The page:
ReplyDeleteThat's 20% terrifying and 80% reassuring.

Gordon: Very interesting. Just to see if I understand a little of what you say about the universe in more homely terms...

ReplyDeleteThe centre of mass of a hollow sphere isn't on the spherical surface but at its centre. Since the sphere is actually in 3D, there's no difficulty. However, if we were limited to living on the 2D spherical surface, any points not on the surface, including the centre of the sphere, wouldn't be accessible to us.

If we then tried to work out the centre of mass of the surface, we'd find that each and every position on the surface is the centre of mass from the point-of-view of someone at that position.

The universe as a whole is then like a 4D surface in space-time (is it a closed surface?). If the surface was within a 5D space then its centre of mass would lie within the 5D space but not within the universe. However, since we are limited to living within the 4D surface, we find that, like the spherical example, each position is a "centre-of-mass".

Is that sort of right?

Exactly Will.

ReplyDeleteThe 4-dimensional universe could be a 'closed' manifold (what topologists would call 'compact'), but there's no reason why it must be, and in most general relativistic cosmologies, it isn't.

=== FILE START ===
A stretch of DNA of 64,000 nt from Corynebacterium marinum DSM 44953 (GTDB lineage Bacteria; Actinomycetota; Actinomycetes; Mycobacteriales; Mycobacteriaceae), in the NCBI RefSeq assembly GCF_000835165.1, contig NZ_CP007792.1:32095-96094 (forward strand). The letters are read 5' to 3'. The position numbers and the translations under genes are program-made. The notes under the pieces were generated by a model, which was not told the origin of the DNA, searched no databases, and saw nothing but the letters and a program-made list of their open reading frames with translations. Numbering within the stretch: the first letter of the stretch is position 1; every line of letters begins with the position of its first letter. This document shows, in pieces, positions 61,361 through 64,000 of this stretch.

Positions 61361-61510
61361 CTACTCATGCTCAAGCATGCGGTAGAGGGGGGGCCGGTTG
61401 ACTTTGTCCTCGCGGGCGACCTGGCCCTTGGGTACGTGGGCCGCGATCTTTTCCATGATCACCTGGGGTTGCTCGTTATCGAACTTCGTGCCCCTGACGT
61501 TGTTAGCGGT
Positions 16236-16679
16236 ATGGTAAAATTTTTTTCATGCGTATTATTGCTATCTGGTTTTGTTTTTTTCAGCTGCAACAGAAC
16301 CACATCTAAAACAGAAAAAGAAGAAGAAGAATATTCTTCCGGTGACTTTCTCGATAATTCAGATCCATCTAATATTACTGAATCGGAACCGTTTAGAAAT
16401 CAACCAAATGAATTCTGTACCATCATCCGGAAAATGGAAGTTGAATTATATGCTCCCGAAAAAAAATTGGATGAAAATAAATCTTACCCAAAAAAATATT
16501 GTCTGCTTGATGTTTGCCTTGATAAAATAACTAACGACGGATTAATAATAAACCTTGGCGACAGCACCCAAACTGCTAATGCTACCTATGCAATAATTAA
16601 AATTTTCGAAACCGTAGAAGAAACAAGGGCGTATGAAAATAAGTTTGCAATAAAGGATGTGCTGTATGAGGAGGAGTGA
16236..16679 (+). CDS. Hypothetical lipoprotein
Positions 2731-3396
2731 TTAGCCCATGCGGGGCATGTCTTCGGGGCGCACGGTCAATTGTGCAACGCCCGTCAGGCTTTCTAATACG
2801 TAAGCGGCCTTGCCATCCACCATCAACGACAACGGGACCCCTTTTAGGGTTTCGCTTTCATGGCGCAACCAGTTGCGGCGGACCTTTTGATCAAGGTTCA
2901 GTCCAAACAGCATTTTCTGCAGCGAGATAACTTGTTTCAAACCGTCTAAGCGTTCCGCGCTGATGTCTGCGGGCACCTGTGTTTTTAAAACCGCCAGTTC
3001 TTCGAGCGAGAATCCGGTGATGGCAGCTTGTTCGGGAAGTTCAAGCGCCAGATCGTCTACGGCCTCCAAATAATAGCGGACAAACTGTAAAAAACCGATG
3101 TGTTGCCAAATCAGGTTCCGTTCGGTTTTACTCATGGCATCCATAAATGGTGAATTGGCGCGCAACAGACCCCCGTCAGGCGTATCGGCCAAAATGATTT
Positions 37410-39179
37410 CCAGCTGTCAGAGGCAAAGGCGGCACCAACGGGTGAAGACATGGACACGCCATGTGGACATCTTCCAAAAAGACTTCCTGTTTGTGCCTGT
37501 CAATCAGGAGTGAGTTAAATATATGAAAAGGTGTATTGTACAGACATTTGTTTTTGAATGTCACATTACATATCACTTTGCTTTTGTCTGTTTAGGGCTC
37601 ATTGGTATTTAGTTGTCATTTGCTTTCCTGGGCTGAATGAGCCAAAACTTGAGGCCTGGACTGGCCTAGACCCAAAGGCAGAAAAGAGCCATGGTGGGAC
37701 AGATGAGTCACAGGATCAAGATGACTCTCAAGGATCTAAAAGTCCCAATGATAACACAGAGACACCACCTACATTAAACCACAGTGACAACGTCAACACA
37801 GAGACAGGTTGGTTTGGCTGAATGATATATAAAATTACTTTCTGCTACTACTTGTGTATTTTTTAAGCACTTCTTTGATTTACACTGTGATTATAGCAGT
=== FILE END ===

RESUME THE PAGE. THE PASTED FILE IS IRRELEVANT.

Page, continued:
The 3-dimensional 'slices' of space-time can be either compact or non-compact (e.g., the spatial universe could be a 3-dimensional sphere or 3-dimensional Euclidean space).

Gordon: I'm relieved.

ReplyDeleteA question occurs to me. The assumption of uniformity seems to be important in leading to everywhere being a centre-of-mass. I'd guess that it's assumed mainly because it makes the equations easier to solve. If the assumption was removed, might there be only one c-of-m?

Michael wrote:

ReplyDeleteThat's 20% terrifying and 80% reassuring.If I told you that 100% of those 20% always vote and at most 25% of those 80% usually vote, would that be a toss-up between terrifying and reassuring, 95% terrifying, or 75% "This way madness lies?"

The assumption of uniformity is there so that the cosmological models agree with astronomical observations. On the length scales represented in the cosmological models, the distribution of galaxies does appear to be uniform.

ReplyDeleteIt's perfectly possible to devise general relativistic models which do have a unique centre of mass. For example, the Schwarzschild models for a star or black hole most definitely have a unique centre of mass. It's just that these models are not considered to represent the entire universe.

I intend entering this post and comments for the Nobel Prize.

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ReplyDeleteYou might have better luck with the Ig Nobel prize, Bryan.

ReplyDeleteOr nobbly prize.

ReplyDeleteGordon: Isn't there a bit of a problem - maybe a contradiction - between applying observations of the part of the universe we can see to the whole thing and also assuming that it's infinite?

Or to put it another way, what observation could possibly show the universe to be infinite (rather than possibly larger than seen so far)?